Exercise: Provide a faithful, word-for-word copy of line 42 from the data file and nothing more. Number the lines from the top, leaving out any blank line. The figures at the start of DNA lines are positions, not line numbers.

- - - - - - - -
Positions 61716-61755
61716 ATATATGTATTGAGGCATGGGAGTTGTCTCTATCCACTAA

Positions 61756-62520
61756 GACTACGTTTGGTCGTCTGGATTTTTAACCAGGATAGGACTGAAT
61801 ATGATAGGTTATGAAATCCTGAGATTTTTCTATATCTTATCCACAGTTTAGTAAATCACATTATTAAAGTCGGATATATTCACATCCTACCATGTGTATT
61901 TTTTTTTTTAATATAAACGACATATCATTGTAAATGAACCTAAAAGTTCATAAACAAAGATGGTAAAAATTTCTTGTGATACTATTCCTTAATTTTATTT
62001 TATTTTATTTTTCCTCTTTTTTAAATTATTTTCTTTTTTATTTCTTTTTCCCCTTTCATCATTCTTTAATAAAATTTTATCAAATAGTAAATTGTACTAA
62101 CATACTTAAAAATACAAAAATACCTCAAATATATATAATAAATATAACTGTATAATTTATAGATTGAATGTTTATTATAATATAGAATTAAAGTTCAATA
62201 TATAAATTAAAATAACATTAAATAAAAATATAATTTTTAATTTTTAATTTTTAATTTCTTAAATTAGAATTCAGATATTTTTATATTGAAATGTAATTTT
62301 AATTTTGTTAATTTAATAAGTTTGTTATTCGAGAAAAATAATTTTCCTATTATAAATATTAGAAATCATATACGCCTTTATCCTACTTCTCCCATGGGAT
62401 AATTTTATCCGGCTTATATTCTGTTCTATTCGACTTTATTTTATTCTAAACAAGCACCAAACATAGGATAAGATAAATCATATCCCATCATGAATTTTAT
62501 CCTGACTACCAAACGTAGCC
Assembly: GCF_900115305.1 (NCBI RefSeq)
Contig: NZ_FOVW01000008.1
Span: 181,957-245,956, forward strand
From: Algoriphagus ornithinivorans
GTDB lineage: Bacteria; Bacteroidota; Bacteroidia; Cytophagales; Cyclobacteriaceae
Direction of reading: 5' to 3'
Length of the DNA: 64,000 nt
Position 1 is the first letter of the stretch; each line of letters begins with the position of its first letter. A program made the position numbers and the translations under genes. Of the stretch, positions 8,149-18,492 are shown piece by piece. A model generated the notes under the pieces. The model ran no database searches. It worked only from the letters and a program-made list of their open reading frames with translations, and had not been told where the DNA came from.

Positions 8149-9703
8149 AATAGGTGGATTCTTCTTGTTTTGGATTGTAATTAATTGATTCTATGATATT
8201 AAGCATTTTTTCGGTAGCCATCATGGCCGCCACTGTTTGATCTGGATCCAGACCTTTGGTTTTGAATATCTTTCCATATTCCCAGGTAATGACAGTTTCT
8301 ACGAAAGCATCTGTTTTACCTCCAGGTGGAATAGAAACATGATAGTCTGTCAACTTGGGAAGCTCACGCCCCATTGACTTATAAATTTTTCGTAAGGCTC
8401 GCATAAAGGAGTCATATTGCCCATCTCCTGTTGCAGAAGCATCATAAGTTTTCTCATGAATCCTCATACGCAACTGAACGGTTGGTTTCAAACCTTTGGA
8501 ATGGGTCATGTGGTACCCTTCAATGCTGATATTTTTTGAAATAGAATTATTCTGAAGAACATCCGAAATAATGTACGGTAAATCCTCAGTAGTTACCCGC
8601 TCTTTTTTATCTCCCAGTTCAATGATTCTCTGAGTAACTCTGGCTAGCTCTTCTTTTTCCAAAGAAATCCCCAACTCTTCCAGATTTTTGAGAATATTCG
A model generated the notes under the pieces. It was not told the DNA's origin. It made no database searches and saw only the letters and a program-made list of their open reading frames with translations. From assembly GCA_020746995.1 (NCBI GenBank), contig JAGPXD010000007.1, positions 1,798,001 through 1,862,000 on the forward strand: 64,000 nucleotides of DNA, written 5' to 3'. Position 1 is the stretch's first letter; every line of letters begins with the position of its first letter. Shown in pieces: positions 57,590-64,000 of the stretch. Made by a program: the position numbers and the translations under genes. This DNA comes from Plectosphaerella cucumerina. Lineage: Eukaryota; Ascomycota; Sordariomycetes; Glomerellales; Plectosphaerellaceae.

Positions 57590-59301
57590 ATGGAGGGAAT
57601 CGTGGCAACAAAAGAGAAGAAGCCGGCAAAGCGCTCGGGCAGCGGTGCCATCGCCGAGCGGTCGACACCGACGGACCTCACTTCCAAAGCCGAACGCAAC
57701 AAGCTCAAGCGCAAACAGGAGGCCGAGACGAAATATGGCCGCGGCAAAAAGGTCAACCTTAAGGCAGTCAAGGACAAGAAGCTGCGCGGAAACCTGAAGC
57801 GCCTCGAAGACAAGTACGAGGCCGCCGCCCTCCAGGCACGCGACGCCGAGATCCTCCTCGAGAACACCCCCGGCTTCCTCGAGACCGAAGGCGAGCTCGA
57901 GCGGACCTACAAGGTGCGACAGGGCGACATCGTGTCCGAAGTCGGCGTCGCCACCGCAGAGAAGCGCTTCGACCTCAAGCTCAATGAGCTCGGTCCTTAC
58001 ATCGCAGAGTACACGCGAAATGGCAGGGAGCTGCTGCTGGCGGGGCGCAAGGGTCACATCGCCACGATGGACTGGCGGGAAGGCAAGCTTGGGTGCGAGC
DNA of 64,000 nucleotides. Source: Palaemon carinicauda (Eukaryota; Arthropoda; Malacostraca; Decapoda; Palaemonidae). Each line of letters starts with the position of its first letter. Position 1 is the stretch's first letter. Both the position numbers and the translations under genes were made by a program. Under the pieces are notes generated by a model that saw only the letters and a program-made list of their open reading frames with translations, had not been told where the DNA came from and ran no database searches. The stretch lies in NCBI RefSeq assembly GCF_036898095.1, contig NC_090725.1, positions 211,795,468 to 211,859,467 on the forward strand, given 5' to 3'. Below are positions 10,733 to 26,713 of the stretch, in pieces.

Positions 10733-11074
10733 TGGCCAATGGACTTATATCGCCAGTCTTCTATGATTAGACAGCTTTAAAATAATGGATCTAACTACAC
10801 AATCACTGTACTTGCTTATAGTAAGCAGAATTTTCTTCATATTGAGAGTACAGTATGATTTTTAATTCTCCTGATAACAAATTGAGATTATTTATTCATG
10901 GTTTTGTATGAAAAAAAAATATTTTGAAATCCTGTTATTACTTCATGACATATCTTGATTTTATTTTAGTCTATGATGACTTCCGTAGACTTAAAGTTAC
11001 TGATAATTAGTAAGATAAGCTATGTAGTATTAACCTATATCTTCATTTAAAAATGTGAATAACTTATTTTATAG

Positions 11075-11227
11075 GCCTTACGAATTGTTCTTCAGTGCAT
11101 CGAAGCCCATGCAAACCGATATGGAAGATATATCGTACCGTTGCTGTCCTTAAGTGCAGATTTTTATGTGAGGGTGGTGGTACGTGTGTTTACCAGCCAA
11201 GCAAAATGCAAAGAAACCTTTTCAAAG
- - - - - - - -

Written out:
Positions 11075-11227